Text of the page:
Cold Tumour Phenotype Explained Through Whole Genome Sequencing in Clinical Nasopharyngeal Cancer: A Preliminary Study

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Introduction: Nasopharyngeal cancer (NPC) is a complex cancer due to its unique genomic features and association with the Epstein–Barr virus (EBV). Despite therapeutic advancements, NPC prognosis remains poor, necessitating a deeper understanding of its genomics. Here, we present a comprehensive whole genome sequencing (WGS) view of NPC genomics and its correlation with the phenotype. Methods: This study involved WGS of a clinical NPC biopsy specimen. Sequencing was carried out using a long read sequencer from Oxford Nanopore. Analysis of the variants involved correlation with the phenotype of NPC. Results: A loss of genes within chromosome 6 from copy number variation (CNV) was found. The lost genes included HLA-A, HLA-B, and HLA-C, which work in the antigen presentation process. This loss of the major histocompatibility complex (MHC) apparatus resulted in the tumour’s ability to evade immune recognition. The tumour exhibited an immunologically “cold” phenotype, with mild tumour-infiltrating lymphocytes, supporting the possible etiology of loss of antigen presentation capability. Furthermore, the driver mutation PIK3CA gene was identified along with various other gene variants affecting numerous signaling pathways. Discussion: Comprehensive WGS was able to detect various mutations and genomic losses, which could explain tumour progression and immune evasion ability. Furthermore, the study identified the loss of other genes related to cancer and immune pathways, emphasizing the complexity of NPC genomics. In conclusion, this study underscores the significance of MHC class I gene loss and its probable correlation with the cold tumour phenotype observed in NPC.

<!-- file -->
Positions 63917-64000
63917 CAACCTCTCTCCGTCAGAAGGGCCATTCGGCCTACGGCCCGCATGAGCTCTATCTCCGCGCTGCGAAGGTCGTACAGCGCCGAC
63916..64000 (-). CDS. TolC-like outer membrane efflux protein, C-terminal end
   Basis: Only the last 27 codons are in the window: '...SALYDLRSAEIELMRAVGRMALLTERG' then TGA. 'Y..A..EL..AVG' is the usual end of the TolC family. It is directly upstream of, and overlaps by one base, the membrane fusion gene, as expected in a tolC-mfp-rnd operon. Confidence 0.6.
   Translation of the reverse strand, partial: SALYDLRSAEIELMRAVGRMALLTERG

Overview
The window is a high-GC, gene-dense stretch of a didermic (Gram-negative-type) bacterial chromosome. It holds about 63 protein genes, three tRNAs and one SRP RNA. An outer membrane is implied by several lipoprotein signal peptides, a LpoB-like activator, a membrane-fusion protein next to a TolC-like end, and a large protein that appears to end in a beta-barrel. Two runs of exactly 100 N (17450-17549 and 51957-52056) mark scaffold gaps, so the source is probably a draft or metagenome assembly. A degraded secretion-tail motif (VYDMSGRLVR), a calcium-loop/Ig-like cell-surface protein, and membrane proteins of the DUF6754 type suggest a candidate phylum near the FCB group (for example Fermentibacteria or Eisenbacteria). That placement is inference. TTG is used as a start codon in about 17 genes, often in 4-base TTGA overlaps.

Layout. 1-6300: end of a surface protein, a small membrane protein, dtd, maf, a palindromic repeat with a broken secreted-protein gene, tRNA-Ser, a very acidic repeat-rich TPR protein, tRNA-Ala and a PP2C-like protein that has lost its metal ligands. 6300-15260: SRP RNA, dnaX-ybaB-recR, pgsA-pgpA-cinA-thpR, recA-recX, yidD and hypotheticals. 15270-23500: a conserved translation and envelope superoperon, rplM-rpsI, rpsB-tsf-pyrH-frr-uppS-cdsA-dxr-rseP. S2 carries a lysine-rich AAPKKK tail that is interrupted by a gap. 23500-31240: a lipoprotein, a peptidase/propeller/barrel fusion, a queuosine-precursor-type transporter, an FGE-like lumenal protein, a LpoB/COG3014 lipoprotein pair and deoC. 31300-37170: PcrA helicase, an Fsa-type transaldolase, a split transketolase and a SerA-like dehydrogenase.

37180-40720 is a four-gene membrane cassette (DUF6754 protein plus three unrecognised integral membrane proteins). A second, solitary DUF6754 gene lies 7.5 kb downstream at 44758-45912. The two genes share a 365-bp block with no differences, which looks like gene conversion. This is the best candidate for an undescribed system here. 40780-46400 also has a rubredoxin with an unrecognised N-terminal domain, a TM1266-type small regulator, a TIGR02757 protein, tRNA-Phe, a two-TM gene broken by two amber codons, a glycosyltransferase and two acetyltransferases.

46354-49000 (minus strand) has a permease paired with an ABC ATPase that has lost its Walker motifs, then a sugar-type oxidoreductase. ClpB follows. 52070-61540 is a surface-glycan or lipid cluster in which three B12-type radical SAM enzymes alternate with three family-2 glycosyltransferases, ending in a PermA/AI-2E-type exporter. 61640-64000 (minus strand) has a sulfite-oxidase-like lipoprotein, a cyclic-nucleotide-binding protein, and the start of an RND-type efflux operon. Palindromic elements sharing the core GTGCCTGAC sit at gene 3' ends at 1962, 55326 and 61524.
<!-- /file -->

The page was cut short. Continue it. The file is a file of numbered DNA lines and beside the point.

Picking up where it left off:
Original languageEnglish
Pages (from-to)173-182
Number of pages10
JournalImmunoTargets and Therapy
Publication statusPublished - 2024


  • antigen processing and presentation
  • copy number variation
  • deletion
  • genomic
  • MHC class I
  • nasopharyngeal cancer


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